Pink Sand Beach
Harbour Island is most renowned for its Pink Sand Beach, located along its eastern Atlantic Ocean side, and considered one of the very best beaches in The Islands of The Bahamas. Its pale pink sand stretches for some three plus miles and is 50 to 100 feet wide.
The pink color of the sand comes from microscopic coral insects, known as Foraminifera, which have a bright pink or red shell full of holes through which it extends a footing, called pseudopodia, that it uses to attach itself and feed. Foraminifera are among the most abundant single cell organisms in the ocean and play a significant role in the environment. These animals live on the underside of reefs, like the nearby Devil’s Backbone, on the sea floors, beneath rocks and in caves. After the insect dies, the wave action crushes the bodies and washes the remains ashore and mixes it in with the sand and bits of coral. The pink stands out more in the wet sand at the water’s edge. Unlike other parts of the world, the sand here is always cool, so you can walk about freely with bare feet.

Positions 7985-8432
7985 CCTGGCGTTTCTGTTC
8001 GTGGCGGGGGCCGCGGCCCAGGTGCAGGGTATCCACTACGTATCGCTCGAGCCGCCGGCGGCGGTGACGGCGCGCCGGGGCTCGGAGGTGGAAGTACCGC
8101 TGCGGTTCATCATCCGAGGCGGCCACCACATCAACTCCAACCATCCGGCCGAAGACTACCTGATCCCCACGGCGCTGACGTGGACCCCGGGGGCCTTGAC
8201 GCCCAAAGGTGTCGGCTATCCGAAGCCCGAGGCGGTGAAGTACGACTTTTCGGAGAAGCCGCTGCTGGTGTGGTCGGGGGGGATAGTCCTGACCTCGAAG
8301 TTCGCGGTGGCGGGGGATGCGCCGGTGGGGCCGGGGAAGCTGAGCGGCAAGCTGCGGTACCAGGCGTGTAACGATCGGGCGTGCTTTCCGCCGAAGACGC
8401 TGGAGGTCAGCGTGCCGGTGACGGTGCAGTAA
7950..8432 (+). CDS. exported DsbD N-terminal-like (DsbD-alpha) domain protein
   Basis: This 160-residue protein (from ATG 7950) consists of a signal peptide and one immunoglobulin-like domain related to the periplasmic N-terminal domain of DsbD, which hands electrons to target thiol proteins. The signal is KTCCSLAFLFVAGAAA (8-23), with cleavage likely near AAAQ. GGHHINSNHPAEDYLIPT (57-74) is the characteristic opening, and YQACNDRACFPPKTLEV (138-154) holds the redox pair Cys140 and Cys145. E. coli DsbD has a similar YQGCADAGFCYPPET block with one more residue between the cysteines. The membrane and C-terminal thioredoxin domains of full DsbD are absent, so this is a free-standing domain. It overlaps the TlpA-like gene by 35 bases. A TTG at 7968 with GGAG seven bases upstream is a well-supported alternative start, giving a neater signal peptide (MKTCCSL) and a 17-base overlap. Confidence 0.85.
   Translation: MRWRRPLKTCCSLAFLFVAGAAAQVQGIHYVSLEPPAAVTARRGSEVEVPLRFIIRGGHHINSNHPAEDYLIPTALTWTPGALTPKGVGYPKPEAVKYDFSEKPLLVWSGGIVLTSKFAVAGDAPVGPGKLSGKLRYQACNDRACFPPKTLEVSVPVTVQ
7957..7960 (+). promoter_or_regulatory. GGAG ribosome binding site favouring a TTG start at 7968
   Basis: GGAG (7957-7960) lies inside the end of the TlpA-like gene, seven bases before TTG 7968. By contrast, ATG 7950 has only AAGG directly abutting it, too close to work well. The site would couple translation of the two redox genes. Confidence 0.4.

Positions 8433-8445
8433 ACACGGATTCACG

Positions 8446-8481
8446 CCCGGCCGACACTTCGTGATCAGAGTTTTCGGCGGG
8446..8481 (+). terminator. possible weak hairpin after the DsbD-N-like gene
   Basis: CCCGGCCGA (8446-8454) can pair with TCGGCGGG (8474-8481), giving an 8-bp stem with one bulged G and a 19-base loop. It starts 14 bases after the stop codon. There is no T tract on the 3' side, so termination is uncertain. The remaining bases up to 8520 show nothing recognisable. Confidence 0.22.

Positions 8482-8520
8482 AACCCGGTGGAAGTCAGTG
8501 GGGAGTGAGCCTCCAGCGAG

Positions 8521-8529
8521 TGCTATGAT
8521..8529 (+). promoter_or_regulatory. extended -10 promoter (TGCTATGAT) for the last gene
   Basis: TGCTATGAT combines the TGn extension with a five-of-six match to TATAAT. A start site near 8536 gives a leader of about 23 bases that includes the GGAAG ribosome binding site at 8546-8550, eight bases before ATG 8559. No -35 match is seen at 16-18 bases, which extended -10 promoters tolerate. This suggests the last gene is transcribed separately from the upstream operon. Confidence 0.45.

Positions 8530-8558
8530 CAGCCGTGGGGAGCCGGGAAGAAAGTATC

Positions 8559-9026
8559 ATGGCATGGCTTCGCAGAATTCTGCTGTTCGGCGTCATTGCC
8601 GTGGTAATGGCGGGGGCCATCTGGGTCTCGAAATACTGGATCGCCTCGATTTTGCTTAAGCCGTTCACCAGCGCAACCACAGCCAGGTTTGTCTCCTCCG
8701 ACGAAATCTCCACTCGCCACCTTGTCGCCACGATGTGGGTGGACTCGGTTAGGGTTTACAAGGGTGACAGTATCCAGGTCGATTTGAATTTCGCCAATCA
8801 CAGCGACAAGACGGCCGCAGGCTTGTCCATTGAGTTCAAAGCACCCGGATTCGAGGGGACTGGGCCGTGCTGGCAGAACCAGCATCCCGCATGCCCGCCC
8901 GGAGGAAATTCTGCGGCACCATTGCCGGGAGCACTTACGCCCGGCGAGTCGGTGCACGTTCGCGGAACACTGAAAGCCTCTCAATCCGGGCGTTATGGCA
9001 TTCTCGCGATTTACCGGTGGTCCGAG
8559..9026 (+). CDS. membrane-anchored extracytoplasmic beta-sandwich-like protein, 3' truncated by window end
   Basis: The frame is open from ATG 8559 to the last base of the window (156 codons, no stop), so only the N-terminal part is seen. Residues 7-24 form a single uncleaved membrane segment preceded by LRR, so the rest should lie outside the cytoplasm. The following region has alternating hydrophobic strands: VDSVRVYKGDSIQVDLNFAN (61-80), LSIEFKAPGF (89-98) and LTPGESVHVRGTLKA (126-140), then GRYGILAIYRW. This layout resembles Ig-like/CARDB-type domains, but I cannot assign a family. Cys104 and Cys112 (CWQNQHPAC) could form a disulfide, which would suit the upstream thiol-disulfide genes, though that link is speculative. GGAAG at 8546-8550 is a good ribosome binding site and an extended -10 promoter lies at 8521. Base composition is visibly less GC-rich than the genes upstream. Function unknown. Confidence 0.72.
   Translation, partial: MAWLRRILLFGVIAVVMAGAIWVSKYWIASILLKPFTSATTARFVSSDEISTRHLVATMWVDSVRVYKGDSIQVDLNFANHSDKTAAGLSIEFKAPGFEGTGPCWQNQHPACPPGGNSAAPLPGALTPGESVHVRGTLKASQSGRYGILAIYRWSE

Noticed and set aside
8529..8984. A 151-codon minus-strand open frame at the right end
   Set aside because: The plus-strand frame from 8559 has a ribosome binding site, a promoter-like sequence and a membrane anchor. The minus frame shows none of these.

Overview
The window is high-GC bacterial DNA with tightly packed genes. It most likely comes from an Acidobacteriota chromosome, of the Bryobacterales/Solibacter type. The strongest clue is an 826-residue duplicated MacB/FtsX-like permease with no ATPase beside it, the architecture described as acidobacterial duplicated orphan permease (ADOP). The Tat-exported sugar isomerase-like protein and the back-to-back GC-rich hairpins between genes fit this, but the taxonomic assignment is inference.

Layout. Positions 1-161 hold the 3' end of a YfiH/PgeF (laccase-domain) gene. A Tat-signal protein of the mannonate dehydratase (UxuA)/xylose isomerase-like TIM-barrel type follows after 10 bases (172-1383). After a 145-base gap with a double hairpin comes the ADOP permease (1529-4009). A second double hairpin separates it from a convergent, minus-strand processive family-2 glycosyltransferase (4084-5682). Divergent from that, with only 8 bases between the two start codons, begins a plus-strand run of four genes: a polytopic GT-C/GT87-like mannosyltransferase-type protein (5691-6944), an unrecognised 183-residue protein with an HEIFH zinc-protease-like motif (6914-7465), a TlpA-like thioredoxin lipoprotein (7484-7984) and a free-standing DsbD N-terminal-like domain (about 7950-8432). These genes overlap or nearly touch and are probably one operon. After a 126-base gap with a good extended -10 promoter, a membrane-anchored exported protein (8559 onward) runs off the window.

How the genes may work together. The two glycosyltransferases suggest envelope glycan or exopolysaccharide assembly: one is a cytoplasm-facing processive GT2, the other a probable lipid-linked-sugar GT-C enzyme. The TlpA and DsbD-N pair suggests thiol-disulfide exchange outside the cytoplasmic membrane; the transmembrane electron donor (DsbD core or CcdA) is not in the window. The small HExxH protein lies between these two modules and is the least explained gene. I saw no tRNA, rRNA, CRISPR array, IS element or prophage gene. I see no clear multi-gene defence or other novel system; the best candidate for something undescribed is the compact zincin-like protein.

The sand is predominately white but mixed in are these tiny, pink and coral grains and that is what makes the sand appear pink. When the sun is right, the sand is pink, the whole strip glistens, it is quite a place!
Snorkeling and swimming are made safe and easy by outlying reefs, which provide large areas of relatively calm and shallow waters. Horseback riding on Pink Sands Beach is a popular activity for honeymooners.